The famous Palace of king Minos and the centre of the Minoan civilisation 5km south of Iraklion. The Great Palace covered an area of 20.000 sq. meters and had 1.400 rooms. Every section of the Palace had a specific use. In the west side of the Palace were the chambers of the ceremonies, of the administration and of the public storehouse...
The archaeological site, the palace, the findings - The Festos Disc. According to mythology, Phaistos (or Festos) was the seat of king Radamanthis, brother of king Minos. It was also the city that gave birth to the great wise man and soothsayer Epimenidis, one of the seven wise men of the ancient world.Excavations by archaeologists have unearthed ruins of the Neolithic times (3.000 B.C.).
The Palace of Malia, which covered an area of 7,500 sq.m. , was the third- largest of the Minoan Palaces and is considered the most "provincial" from the architectural point of view. The first Palace was built in 1900 BC and destroyed in 1700 BC when a new Palace was built. Following the fate of the other palaces in Crete it was also destroyed in 1450 BC. and the present ruins are mainly those of the new palace.
Like the other Cretan palaces, the palace of Zakros, was first built in about 1900 B.C. The present ruins seen by the visitor belong to the second building phase, in about 1600 BC. The total area of the palace, including ancillary buildings, is approximately 10,000 sq.m. It was not only the permanent residence of the royal family, but also the administrative, as well as commercial and religious centre of the surrounding area. The long term excavations have yielded over 10,000 objects, many of them considered unique, which are now on display in the Iraklion and Sitia museums.
The "Royal Villa" at Ayia Triada which is situated very close to Phaistos, was built in about 1550 BC. i.e. just before the new palace at Phaistos, and was destroyed by fire in l450 BC, like all other important Minoan centres. It succeeded the first palace at Phaistos as the economic and administrative centre of the regions depriving the new palace there of this role, and appears to have had connections with Knossos. The two wings, with an open-air space between them, consisted of groups of interconnecting rooms (polythyra), storerooms and stairways. On the site of the ruins, a Mycenaean megaron, the so-called "Agora" and an open - air shrine were subsequently built. In the villa's disaster layer from the fire in 1450 BC, excavation revealed a valuable group of exceptional works of art, precious materials, records in Minoan script and seals. The famous black serpentine vessels, the "Harvesters' Vase", the "Boxers' Vase" and the "Chieftain ‘ s Cup", the wall paintings depicting the natural landscape, the sarcophagus, the bronze and clay figurines of worshipers and the copper ingots from the Treasury are among the most noteworthy findings.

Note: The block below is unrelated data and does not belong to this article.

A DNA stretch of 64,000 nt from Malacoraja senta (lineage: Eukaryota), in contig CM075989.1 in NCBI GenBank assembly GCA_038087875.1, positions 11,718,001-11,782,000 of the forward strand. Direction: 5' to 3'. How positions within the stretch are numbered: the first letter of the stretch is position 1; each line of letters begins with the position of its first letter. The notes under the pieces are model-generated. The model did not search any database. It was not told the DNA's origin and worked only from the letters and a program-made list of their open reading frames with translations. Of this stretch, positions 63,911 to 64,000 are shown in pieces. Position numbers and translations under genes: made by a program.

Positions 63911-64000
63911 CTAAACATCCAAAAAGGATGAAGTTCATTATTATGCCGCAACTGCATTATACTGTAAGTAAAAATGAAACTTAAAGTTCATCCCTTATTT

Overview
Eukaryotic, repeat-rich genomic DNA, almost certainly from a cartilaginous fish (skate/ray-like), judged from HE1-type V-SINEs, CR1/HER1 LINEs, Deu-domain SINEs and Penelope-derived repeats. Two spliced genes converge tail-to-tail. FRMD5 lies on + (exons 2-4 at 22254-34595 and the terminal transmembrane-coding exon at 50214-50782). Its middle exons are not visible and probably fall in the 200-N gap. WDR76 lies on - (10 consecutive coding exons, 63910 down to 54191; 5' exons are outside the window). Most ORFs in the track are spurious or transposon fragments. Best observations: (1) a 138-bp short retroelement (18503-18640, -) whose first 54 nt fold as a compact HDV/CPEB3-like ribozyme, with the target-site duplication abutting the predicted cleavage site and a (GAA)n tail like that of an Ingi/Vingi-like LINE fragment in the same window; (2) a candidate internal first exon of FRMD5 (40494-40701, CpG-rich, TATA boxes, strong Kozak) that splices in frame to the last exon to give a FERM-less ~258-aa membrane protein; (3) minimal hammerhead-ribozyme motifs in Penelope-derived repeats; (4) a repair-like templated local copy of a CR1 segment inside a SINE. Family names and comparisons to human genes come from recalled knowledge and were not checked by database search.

The disc of Phaistos is the most important example of hieroglyphic inscription from Crete and was discovered around 1903-05 in a small room near the depositories of the "archive chamber", in the north - east apartments of the palace, together with a Linear A tablet and pottery dated to the beginning of the Neo-palatial period (1700- 1600 B.C.). The disc of Phaistos can be seen at the Archaeological Museum of Heraklion.
Gournia lies on a small hill, a few hundred metres from the sea in the Gulf of Mirabello, close to the north end of the Ierapetra isthmus ( 2 Km from Pachia Ammos village & 19 Km from Ag.Nikolaos). Gournia - the ancient name of which is not known - is the most characteristic of the excavated medium-size settlements, dated to the period of the peak of the Minoan culture (Late Minoan I period: 1550-1450 B.C.). It is called "Pompeii of Minoan Crete" because of the good state of preservation. It occupies a low hill, close to the sea, at the Isthmus of Ierapetra.
The site was first discovered by a teacher who noticed that two pupils were playing football using a minoan vase as a ball!. He mentioned the fact to the authorities and the excavations that followed unearthed about 300 tombs of the Late Minoan III period (1450-1100 BC). As the tombs had not been yet looted, the archaeologists found significant treasures like vases, weapons, statuettes, jewels etc. It is obvious that such a big cemetery should belong to a big city which, despite the extended investigations of the archaeologists, has not been discovered yet.
The houses of Tylissos were built during the LM I period (16th-15th century B.C.). Additions were made on House A in the LM II (15th-14th century B.C.) and on House C during the LM III period (14th century B.C.). The site was destroyed by fire in the 14th century B.C. and re - inhabited in historic times as is attested by ruins of later houses over the Minoan ones. Tylissos was excavated by Joseph Chatzidakis in 1902-1913. In 1954, in the course of restorations, parts of a paved court were revealed to the west, and a small stoa with five columns to the north of the Square of the Altar. The monuments were restored by the Archaeological Service (under the direction of Nicolaos Platon) in the period between 1954 and 1962. All three houses were again restored in 1990-1994. Source: The Hellenic Ministry of Culture
The Minoan villa at Vathypetro was most likely the residence of a local ruler. Its architecture is comparable to that of a "Little Palace": it has a central and west court, a small tripartite shrine, a three-columned portico, storerooms and workshops. It seems that the construction of the building was never completed. Interesting elements of its architecture are the installations of a wine-press in the south wing and an oil-press in the courtyard.